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Herman is the story of a small boy, Herman Fulkt, who lives with his parents in an apartment in Oslo, attends the local grade school where he is the scapegoat of teachers and the victim of bullies, haunts his neighborhood busy about the dreamy, prankish business of small boys, and lives in modest fear that one day, fishing with his father for eels, he will actually catch one. A cross between the more mischievous schoolboys of, say, Hans Scherfig's Stolen Spring and that baffled naiff Rufus of James Agee's A Death in the Family, Herman is a wonderfully conjured creation, in part because he is complexly imagined - as recalcitrant and cocky as he is timid, endearing, pathetic - and in part because Christensen's limited-omniscient narration successfully captures the world through Herman's eyes: "Father has something on his heart, and it must be heavy. He's getting smaller and smaller where he sits.... Mother nudges him with her elbow, and he starts talking as if he learned to yesterday."

Father is sad because Herman has begun to lose his hair. The reason is alopecia areata, a hair-loss condition of unknown etiology and without a cure. The progress of this disease and of Herman's coming to terms with his baldness provide the conflict that generates Christensen's plot. Herman believes for a time he is dying, his grandfather (and the only bald person Herman knows) having told him once that he is bald "because I'm going to die soon"; he refuses to go to school, where ridicule soon gives way to pity, or to wear the wig his parents can barely afford because he sees it as one more humiliating sop thrown him (and further proof his baldness is ugly); he embarks upon a life of crime (rocks through windows, intentionally failed exams, parents blackmailed into buying him things) because he realizes his malady makes him invulnerable to punishment; and he befriends the neighborhood drunk and the woman down the street suffering from St. Vitus Dance because they, too, are local oddities and the butt of jokes.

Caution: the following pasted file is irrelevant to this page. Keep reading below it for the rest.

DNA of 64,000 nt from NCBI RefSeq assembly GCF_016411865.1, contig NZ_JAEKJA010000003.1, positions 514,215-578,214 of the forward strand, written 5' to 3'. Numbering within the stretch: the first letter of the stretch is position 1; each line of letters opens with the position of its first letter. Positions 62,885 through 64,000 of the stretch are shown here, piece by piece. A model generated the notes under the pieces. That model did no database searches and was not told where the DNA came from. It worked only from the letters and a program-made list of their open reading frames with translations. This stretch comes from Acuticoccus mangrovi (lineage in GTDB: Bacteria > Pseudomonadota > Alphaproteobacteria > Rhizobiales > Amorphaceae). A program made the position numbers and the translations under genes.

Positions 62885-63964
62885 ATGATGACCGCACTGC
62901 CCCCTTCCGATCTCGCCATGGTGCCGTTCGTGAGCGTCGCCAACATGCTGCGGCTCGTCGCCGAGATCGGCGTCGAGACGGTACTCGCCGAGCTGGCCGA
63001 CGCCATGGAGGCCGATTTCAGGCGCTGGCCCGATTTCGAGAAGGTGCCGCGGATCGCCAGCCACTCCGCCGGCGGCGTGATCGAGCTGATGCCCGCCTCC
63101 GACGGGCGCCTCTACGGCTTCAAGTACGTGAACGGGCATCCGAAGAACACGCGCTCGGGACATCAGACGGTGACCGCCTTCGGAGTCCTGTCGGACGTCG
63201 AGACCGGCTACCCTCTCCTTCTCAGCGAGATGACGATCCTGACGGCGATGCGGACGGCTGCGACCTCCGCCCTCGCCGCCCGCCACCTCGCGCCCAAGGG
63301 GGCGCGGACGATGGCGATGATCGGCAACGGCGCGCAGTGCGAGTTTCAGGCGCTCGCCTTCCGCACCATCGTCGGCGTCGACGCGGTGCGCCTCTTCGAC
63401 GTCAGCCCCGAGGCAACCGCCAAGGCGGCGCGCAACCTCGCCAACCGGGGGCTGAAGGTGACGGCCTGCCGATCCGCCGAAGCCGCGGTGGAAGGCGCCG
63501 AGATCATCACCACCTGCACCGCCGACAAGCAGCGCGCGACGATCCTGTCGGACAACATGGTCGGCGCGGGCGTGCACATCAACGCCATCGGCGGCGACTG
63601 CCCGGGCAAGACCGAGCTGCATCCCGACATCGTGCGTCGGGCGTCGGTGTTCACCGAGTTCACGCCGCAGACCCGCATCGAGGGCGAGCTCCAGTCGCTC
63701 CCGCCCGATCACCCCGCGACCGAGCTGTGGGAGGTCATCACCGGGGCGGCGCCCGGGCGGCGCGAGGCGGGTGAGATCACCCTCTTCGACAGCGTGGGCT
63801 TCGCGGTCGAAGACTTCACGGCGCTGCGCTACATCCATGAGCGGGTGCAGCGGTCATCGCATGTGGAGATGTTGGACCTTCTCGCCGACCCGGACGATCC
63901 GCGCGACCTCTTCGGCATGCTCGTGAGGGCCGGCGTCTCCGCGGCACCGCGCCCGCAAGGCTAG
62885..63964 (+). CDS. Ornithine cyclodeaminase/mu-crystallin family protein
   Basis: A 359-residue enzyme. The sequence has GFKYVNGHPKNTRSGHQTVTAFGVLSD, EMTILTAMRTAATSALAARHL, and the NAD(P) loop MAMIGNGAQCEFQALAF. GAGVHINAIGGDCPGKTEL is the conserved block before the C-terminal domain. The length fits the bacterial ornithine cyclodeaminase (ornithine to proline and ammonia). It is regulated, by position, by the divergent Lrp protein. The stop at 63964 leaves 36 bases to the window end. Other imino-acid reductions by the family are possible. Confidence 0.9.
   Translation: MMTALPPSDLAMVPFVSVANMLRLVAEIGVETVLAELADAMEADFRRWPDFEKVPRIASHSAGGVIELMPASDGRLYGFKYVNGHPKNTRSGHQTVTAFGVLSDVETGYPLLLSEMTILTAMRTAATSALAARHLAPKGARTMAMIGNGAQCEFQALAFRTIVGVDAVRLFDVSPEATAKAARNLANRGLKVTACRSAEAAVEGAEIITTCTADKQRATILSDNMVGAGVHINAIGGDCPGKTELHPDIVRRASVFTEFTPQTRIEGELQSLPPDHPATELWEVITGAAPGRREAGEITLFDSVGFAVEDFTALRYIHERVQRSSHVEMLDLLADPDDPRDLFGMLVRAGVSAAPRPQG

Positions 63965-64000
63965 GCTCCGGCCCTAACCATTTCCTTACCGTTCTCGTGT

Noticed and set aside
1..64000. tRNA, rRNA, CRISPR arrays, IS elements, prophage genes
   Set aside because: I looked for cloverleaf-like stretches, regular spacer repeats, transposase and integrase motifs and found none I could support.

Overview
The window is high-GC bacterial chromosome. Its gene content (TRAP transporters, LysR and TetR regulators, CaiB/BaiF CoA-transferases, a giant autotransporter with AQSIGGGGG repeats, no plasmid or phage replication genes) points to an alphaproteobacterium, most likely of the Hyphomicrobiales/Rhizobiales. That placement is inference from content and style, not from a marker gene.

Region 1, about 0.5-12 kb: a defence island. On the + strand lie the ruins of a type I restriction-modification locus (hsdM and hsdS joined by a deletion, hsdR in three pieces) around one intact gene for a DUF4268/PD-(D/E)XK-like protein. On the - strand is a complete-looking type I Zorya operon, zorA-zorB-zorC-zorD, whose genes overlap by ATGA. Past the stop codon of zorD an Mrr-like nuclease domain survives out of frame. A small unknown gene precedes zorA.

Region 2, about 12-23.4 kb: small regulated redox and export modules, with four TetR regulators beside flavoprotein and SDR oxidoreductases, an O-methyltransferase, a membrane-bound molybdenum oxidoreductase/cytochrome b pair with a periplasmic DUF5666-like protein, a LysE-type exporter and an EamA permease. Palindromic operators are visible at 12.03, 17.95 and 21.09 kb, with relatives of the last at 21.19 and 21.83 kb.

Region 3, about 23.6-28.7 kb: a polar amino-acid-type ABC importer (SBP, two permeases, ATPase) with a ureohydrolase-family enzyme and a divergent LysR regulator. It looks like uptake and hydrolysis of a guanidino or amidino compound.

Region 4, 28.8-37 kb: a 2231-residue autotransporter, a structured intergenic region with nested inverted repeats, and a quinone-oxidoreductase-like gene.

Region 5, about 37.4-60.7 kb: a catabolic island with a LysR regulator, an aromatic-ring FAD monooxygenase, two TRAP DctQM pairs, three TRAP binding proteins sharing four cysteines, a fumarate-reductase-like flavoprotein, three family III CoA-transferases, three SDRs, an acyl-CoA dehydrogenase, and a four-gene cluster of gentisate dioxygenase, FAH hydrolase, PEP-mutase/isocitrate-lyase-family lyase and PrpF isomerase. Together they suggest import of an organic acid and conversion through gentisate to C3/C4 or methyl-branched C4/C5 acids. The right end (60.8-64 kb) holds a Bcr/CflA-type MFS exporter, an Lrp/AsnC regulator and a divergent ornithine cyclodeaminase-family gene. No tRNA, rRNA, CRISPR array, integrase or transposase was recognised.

Herman, in short, is a novel with a purpose and a message: to generate sympathy for those suffering from alopecia areata. As the father of a five-year-old daughter who has lost her hair to this disease, I can say with some assurance that Christensen's story of how this disease can affect a family has the ring of truth. Those with an interest in this disease should not, however, be the author's only audience, for this is a humane, intelligent, and entertaining story, one of the loveliest adult novels of childhood I have read.
COPYRIGHT 1993 Review of Contemporary Fiction
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Copyright 1993 Gale, Cengage Learning. All rights reserved.

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Author:Horvath, Brooke
Publication:The Review of Contemporary Fiction
Article Type:Book Review
Date:Sep 22, 1993
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